Carboniferous Cooling
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Carboniferous Cooling

Cold Weather Returns

Published in the EarthSphere Blog: Cover Image: The Amniote Egg — A Game Changer (©2022 Archean Enterprises, LLC; ArcheanArt)


The Carboniferous Period was a time of tremendous evolutionary change in Earth’s plant and animal kingdoms. Last time in the Forgotten Origins series, we discussed lush, Carboniferous forests, vast swamps, massive coal deposits, and predatory dragonfly-like insects with over two-foot wingspans. But life learned some other tricks during this period.

Last time: Carboniferous Period — The Age of Coal

The Amniote Egg

Once life crawled out of the ocean, it sought to explore a strange new world and go where no life had gone before. But before such a journey was possible, life had to solve some basic problems about living on dry land. One such pressing matter was how to reproduce. Sexual reproduction was nothing new, but that left the problem of the egg.

The Carboniferous Period produced one of life’s great evolutionary innovations, the amniote egg. The movement of animal life onto land created a reproductive dilemma. Prior to the first land settlers, animals lived beneath the waves of ancient oceans. There, they reproduced in a wet, aqueous environment where fertilized eggs developed into new life. But this strategy had its limitations on land. Perhaps these water-bound eggs might survive in damp, low-lying terrains, but they were susceptible to desiccation as climate conditions changed and periods of drought arrived. These eggs stood little chance of survival away from the water’s edge.

Amniote eggs changed this dissatisfactory state of affairs by providing a tough membrane seal around the egg, preventing it from drying out. These were probably rubbery textured membranes at first, but eventually, they led to hard-shell eggs. You will notice there were eggs but no chickens in the Carboniferous, so here we find the answer to the age-old riddle of which came first, the chicken or the egg? This innovation allowed the ancestors of reptiles, birds, and mammals to exploit ecological niches across the continents and far from the oceans.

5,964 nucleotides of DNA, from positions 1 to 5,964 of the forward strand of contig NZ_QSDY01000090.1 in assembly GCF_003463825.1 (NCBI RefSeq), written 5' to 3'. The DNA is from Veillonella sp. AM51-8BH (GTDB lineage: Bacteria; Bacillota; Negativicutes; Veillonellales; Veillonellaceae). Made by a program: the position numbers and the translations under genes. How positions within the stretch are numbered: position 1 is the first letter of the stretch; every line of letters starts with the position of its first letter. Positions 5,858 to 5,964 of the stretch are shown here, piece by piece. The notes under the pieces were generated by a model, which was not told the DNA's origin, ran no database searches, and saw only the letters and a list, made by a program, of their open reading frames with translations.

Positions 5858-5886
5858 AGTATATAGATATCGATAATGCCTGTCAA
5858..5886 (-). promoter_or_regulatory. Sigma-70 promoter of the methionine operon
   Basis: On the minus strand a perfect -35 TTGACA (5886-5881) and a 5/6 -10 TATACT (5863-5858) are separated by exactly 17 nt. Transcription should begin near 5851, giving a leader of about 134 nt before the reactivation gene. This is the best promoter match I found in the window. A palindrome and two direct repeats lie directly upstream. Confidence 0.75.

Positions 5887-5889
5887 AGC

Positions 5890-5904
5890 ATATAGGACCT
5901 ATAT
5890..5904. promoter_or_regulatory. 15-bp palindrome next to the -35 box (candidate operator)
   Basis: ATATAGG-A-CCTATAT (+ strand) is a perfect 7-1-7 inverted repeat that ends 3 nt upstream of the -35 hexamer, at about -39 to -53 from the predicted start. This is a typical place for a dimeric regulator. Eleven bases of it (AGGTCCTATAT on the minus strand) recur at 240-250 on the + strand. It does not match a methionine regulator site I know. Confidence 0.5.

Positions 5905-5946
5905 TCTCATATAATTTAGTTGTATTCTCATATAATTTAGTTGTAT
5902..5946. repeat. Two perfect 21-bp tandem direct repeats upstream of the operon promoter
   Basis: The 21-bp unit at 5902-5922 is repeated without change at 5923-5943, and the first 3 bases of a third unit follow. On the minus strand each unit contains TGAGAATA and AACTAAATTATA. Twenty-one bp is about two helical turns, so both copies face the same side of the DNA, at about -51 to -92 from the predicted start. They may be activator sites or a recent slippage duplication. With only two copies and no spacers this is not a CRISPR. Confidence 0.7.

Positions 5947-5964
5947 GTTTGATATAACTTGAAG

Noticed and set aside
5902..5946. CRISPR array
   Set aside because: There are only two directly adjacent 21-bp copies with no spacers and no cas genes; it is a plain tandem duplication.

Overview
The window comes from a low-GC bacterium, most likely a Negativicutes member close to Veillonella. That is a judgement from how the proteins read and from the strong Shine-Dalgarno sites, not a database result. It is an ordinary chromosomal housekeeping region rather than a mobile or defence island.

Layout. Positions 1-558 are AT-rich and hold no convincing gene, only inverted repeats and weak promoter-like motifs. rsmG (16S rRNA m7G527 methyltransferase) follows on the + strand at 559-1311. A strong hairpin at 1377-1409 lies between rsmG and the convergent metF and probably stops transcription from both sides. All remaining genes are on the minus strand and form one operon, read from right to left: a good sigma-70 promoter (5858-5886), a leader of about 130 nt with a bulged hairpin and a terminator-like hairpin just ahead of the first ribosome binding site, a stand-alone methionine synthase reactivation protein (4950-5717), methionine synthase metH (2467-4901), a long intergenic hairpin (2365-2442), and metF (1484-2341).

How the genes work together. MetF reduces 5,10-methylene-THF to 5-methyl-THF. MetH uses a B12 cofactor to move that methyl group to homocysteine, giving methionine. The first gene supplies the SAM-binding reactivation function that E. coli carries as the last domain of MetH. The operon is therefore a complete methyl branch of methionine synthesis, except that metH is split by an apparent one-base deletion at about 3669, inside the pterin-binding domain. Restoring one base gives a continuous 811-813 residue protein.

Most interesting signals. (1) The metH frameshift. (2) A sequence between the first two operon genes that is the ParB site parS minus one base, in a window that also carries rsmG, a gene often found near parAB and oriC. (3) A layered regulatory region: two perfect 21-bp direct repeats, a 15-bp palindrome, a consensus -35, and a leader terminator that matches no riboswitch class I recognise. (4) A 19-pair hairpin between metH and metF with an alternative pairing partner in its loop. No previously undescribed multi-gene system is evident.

Amniote eggs encase their embryonic life in a sealed capsule with all the fluids and food needed for a new life to develop. The liquid ingredients for life stay safely inside, yet air, hence oxygen necessary for life, can still permeate the shell. All in all, a very clever evolutionary development.

Self-Regulating Cycles

The biosphere and our environment are in a constant dance of self-regulation. Feedback loops of all types adjust and modulate environmental conditions. The end of the Carboniferous is a classic example of a self-regulating cycle.

The period was a remarkable time for both animal and plant evolution. Conditions were ripe for the growth of thick forests across extensive areas of low, swampy terrain. Ample sunlight, water, and nutrients allowed for explosive growth. The most productive areas were in the equatorial Laurasia landmass, where grand Carboniferous rainforests developed. Geological conditions conspired to create environments where the rapid burial of dead trees and plants allowed for thick, rich coal deposits to develop. Over 300 million years later, these same coal deposits drove our planet’s Industrial revolution and kicked off Anthropocene climate warming.